But, as I explained, there is no need to wait. Judgment may already be passed. No matter we may later learn, the police in Ferguson and St. Louis County broke the law and violated their own written policies by not detailing what happened in an Incident Report after Ferguson Police officer Darren Wilson gunned down Michael Brown, an unarmed African-American teenager, in the middle of the street more than two weeks ago.
That, pretty much, tells you all you need to know in order to pass judgment. Whatever happened during that tragic afternoon, the local police immediately began either covering it up or lying about it. How else to explain the lack of an Incident Report, which must be filed after any such incident?
After the shooting, many wondered why the police hadn't released their Incident Report of the event to the public. After all, they released a full report, and surveillance video, from a convenience store incident where they allege Brown had shoplifted some cigars just minutes prior to his killing. So, where was the Incident Report describing the matter in which Wilson shot Brown dead just minutes later during an unrelated confrontation on the street? We now know there was no such report, at least according to the documents finally released by the police themselves. The laughably terse "Incident Report" eventually released by the St. Louis County Police (the Ferguson Police never released one of their own), includes little more than a date and an address where the shooting occurred, but no other information about what actually happened.
Moreover, dates on the few documents released make it fairly plain that the Incident Report released to the public, bereft of actual information about the, ya know, incident, was filed some two weeks after the actual killing.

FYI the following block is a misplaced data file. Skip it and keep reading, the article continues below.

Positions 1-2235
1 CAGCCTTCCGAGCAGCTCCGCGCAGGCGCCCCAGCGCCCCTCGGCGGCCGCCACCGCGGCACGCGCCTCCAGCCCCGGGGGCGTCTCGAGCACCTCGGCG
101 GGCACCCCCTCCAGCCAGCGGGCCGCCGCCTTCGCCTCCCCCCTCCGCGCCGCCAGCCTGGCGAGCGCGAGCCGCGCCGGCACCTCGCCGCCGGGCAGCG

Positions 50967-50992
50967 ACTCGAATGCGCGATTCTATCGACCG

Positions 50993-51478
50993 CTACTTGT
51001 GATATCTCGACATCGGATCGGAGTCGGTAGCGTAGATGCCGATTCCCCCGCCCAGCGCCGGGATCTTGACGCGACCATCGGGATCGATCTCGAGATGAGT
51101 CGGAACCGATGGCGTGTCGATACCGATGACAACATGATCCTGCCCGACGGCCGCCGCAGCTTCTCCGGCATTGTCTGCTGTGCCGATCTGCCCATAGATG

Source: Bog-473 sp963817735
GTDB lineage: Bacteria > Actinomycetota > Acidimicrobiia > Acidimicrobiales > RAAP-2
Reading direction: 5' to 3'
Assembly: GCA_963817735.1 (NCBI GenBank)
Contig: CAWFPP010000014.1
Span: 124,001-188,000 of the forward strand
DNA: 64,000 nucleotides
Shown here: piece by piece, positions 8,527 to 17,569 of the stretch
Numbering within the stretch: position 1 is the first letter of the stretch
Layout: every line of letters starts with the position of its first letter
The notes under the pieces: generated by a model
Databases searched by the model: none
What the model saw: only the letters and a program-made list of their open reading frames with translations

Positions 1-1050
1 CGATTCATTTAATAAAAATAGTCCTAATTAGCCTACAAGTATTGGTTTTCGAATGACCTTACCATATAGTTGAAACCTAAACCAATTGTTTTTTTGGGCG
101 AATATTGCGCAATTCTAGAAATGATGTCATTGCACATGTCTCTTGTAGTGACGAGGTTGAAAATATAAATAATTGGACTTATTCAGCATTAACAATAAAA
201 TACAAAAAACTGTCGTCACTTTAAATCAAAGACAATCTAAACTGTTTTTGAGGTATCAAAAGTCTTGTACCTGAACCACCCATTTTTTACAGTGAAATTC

In a long, detailed and meticulously-documented post at PhotographyIsNotACrime.com (PINAC) on Monday, Charlie Grapski outlines a string of public records requests he filed with Ferguson and St. Louis County police in an attempt to get at the Incident Report (and other documents) related to Brown's shooting.
The upshot: there were no contemporaneous reports of the incident at best, or, more nefariously, there was an Incident Report, but the local police have since destroyed it, or are otherwise covering the entire affair up by not releasing it to the public and lying about it...
In response to concerns about the militarization of local police, which America has seen on shameful display in Ferguson, MO following the police killing of Michael Brown, President Obama indicated during a presser last Monday that there could be some change coming.
"There is a big difference between our military and our local law enforcement, and we don't want those line blurred," he said about the horses which long ago left the barn. "That would be contrary to our traditions."
He added: "I think that there will be some bi-partisan interest in re-examining some of those programs."